Chart of the Week: Support for medical cannabis legalization in key states

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By Marijuana Business Daily staff

Note: This is the first of two charts examining polling numbers in key states that could legalize medical or recreational marijuana in 2016. Today’s chart focuses on medical cannabis states – check back next Monday for a look at support levels in recreational battlegrounds.  

If the latest polls are any indication, the cannabis industry will be celebrating the legalization of medical marijuana in Florida and Ohio this November.

In Florida, where United for Care is taking its second stab at legalizing MMJ, a Public Policy Polling survey last month found that 65% of voters support the initiative, which has already qualified for the ballot.

The measure needs to hit the 60% threshold to pass, so the odds look good at this point.

In Ohio, where the Marijuana Policy Project will in all likelihood get an MMJ measure on the November ballot, the same polling organization found that 74% of voters back amending the state constitution to guarantee access to medical cannabis for those with “terminal or debilitating medical conditions.”

That’s well above the 50% mark the measure will need to become law should it get on the November ballot.

Of course, anything can happen between now and the election, and the numbers will likely fluctuate in the coming months.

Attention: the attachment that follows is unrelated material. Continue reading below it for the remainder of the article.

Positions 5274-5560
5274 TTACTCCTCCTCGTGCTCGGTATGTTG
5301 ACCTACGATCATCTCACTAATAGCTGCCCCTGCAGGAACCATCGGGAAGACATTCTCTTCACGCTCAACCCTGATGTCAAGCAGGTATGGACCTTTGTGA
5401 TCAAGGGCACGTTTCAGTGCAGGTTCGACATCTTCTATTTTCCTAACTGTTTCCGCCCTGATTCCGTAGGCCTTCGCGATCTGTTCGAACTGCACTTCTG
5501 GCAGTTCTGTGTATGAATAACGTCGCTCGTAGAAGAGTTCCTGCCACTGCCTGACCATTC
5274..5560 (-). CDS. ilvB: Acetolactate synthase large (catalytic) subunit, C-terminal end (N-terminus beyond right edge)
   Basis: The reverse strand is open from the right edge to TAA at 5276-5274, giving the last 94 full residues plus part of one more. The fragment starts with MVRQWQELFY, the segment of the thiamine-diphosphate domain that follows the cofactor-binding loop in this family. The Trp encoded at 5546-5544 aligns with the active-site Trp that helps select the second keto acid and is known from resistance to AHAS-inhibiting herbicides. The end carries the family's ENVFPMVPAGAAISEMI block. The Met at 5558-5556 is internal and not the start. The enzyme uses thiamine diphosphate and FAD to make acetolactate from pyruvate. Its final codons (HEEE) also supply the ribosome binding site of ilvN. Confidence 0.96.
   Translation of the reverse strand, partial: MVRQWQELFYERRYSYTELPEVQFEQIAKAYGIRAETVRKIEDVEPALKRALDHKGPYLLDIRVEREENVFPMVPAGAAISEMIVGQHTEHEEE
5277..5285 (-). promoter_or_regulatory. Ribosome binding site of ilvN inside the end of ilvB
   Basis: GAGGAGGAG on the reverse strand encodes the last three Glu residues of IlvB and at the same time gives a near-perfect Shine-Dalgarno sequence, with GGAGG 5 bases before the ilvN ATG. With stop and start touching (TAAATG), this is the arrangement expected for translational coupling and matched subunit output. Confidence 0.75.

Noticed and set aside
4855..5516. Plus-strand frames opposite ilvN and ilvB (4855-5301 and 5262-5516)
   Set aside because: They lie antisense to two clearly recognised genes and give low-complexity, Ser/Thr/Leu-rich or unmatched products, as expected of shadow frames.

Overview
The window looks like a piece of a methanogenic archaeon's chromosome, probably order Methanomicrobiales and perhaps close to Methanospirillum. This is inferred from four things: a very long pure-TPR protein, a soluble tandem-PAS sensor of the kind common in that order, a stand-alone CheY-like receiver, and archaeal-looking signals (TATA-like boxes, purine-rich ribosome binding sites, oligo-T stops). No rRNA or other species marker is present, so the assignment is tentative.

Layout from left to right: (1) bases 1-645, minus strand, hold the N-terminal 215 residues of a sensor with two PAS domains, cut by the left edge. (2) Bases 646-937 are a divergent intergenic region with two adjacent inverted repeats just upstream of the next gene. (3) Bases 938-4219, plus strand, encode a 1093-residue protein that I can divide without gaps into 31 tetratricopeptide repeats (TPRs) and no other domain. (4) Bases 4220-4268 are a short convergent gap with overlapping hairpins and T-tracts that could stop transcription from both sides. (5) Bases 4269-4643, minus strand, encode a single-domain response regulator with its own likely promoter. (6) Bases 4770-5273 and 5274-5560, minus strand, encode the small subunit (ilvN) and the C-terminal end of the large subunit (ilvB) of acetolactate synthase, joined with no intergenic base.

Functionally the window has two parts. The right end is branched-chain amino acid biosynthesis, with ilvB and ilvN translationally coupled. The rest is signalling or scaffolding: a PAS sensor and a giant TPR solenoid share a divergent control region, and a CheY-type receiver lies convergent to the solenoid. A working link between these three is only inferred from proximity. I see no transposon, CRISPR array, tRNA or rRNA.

Additionally, despite strong support levels in each state, the figures are actually lower than the roughly 80% of Americans nationwide who said in a poll taken last year that they are in favor of legalizing medical cannabis.

Having said that, the national poll was taken by a different group at a different time, and it’s clear that a wide majority of voters in both Florida and Ohio support medical cannabis legalization.

Pennsylvania is another state that was a top candidate to legalize medical cannabis through the legislature this year. With good reason: A whopping 90% of voters in the state support MMJ legalization, according to a poll last October by Quinnipiac University.

Lawmakers apparently listened, passing a medical marijuana legalization bill last week that the state’s governor signed on Sunday.

The strong polling numbers nationally and in several key states indicate that MMJ is becoming an unstoppable political force.

Politicians, who live and breathe polling numbers, are far from ignorant of the upward trend across the country when it comes to the growing acceptance of marijuana used for medical purposes.

The plant is much more popular than the vast majority of public officials, and politicos who ignore what’s popular don’t usually last long in office.